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    This seemingly insatiable desire for control can prompt them to lash out against even the smallest bits of criticism, leaving people around them too weary or scared to speak up again in the future. While it’s possible they may suffer from something called rejection sensitivity dysphoria, this does not excuse them from the consequences of their words and actions. They should seek professional help to better manage their reactions to criticism.

    5. They Socially Isolate You

    Not all controlling people do this, but for manipulative narcissists, socially isolating victims is a go-to strategy for maintaining control because it’s effective at preventing people from truly understanding how toxic their partner, family member, or friend is treating them. Think of it this way—if you don’t talk to many other people in your life, there’s less of a risk that you’ll damage their reputation by revealing their abusive tendencies.

    Socially isolating others also gives the person more control over you and your life as it becomes more difficult to break away from them if you don’t have other healthier channels of communication and interpersonal support to turn to.

    This process doesn’t happen overnight, nor is it something you can readily recognize as abusive. At first, it may seem reasonable, such as asking you to stop engaging so often with family members with whom both of you disagree on major social or political issues. As the social isolation progresses, they may suggest cutting people out of your life—especially if they don’t like that person, regardless of how you personally feel—or even conjure up high-stakes problems like “it’s me or them” under the guise of saving you from people in your life whom they don’t like for whatever reason.

    In a controlling person’s life narrative, they’re always the protagonist who’s incapable of any wrongdoing. The blame is always redirected at someone else, whether that’s you or other people in your life. The more they isolate you from other supportive people in your life, the more susceptible you’ll be to falsely believing that they’re right and you “don’t need” your other friends and family when you have someone as perfect as this person.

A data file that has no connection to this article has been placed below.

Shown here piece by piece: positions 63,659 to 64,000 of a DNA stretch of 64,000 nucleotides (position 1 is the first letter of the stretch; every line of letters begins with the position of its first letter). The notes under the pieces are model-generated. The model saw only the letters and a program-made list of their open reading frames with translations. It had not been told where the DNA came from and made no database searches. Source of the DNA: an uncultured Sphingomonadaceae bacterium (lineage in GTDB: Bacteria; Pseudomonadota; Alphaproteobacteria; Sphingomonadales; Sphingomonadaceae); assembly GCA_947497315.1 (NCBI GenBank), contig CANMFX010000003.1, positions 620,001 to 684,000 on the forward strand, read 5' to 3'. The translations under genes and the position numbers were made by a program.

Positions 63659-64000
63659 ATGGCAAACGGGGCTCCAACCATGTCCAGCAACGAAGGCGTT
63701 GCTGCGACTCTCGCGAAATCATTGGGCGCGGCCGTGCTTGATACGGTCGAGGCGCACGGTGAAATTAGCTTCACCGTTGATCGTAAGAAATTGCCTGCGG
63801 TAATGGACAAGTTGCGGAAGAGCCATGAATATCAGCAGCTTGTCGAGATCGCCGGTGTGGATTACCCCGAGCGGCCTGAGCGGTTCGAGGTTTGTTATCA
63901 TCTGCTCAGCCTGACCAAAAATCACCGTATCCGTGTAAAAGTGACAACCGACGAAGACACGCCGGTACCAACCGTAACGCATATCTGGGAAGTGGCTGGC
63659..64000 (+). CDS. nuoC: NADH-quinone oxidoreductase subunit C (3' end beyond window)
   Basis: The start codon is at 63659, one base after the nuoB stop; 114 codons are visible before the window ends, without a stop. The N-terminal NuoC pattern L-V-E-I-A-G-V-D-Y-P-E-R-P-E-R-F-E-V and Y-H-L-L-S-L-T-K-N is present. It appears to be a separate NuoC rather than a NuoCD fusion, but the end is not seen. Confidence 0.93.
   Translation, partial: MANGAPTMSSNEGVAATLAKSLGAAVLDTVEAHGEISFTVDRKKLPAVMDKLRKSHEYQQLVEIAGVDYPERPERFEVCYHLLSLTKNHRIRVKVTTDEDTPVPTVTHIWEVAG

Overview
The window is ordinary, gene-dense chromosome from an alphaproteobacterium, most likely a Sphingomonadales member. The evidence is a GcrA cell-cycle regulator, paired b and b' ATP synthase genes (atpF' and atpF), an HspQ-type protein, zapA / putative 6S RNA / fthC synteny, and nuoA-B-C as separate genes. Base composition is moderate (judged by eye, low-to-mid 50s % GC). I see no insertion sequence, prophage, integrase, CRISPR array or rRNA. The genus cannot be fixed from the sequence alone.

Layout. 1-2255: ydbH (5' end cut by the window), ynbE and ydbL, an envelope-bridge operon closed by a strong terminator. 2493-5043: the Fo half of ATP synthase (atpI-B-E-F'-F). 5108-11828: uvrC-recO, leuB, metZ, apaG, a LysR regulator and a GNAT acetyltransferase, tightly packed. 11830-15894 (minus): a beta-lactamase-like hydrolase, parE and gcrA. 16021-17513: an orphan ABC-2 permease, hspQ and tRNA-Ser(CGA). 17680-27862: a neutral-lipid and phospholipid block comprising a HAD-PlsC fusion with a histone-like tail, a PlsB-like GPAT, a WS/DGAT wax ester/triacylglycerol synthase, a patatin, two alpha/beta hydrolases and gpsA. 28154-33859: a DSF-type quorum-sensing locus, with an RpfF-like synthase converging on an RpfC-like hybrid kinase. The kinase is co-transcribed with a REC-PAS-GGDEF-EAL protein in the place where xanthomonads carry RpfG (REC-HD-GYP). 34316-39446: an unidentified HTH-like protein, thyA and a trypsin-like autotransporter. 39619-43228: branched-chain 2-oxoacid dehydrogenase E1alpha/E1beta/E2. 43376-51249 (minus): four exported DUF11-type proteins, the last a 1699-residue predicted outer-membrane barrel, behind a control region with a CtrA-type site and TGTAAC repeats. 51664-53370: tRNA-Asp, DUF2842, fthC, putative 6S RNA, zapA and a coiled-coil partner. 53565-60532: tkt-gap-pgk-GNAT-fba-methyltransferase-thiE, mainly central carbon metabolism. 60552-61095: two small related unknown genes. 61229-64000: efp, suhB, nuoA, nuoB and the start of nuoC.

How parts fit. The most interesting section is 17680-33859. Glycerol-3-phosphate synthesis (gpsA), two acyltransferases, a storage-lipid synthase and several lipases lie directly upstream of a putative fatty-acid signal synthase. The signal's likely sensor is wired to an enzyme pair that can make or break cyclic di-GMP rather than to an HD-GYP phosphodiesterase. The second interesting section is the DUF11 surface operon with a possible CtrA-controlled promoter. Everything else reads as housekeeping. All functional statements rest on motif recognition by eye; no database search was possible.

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    6. They’re Emotionally Abusive

    It’s hard enough to be in control of your own emotions but when someone else is constantly belittling you and your interests or leveraging guilt and shame to manipulate you into saying or doing what they want, this can make it even more challenging to stay in control of your own life and emotional well-being.

    Emotional abuse is another sign of a controlling person that is often overlooked in relationships. After all, human personalities vary widely in terms of passivity, and it’s not uncommon for one person in a relationship to be significantly more passive than the other. This becomes an issue when the controlling partner or friend exudes signs of emotional abuse, which can start subtly and become much more pronounced over time.

    Concerning signs of emotionally abusive language or behavior to watch out for include:

    • Dismissing your needs and/or belittling your interests in counterproductive ways
    • Privately or publicly shaming or humiliating you
    • Making you feel as though you can never live up to their expectations or do anything right (according to their own vague, subjective standards)
    • Gaslighting you into thinking they said or did something that never actually happened (making you question your own reality)

    Final Thoughts

    It’s sometimes hard to see the negative things about someone with whom we have a relationship. We may sometimes unconsciously overlook the signs of a controlling person, especially if that person is someone we have known for a long time or are close to us. However, cutting them off your life is the best thing you can do for yourself. Just watch out for these six signs of a controlling person and take immediate action when you spot them.

    More Tips on How To Deal With a Controlling Person

    Featured photo credit: Külli Kittus via unsplash.com